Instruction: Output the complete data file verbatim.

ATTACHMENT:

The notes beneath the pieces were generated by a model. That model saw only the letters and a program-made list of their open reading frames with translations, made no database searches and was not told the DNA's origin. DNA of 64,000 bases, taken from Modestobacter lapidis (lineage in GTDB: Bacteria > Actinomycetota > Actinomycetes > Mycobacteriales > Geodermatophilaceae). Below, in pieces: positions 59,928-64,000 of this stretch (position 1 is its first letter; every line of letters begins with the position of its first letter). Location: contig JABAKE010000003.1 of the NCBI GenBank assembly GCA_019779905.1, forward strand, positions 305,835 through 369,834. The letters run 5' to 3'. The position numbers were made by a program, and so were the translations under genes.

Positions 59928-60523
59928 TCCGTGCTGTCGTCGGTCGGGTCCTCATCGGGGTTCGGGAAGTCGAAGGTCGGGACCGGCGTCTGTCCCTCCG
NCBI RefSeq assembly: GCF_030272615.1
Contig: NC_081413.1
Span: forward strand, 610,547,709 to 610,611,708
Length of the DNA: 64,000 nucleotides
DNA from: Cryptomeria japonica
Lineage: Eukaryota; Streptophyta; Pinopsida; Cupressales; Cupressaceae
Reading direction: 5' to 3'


The notes beneath the pieces were generated by a model. That model saw only the letters and a program-made list of their open reading frames with translations, made no database searches and was not told the DNA's origin. DNA of 64,000 bases, taken from Modestobacter lapidis (lineage in GTDB: Bacteria > Actinomycetota > Actinomycetes > Mycobacteriales > Geodermatophilaceae). Below, in pieces: positions 59,928-64,000 of this stretch (position 1 is its first letter; every line of letters begins with the position of its first letter). Location: contig JABAKE010000003.1 of the NCBI GenBank assembly GCA_019779905.1, forward strand, positions 305,835 through 369,834. The letters run 5' to 3'. The position numbers were made by a program, and so were the translations under genes.

Positions 59928-60523
59928 TCCGTGCTGTCGTCGGTCGGGTCCTCATCGGGGTTCGGGAAGTCGAAGGTCGGGACCGGCGTCTGTCCCTCCG
NCBI RefSeq assembly: GCF_030272615.1
Contig: NC_081413.1
Span: forward strand, 610,547,709 to 610,611,708
Length of the DNA: 64,000 nucleotides
DNA from: Cryptomeria japonica
Lineage: Eukaryota; Streptophyta; Pinopsida; Cupressales; Cupressaceae
Reading direction: 5' to 3'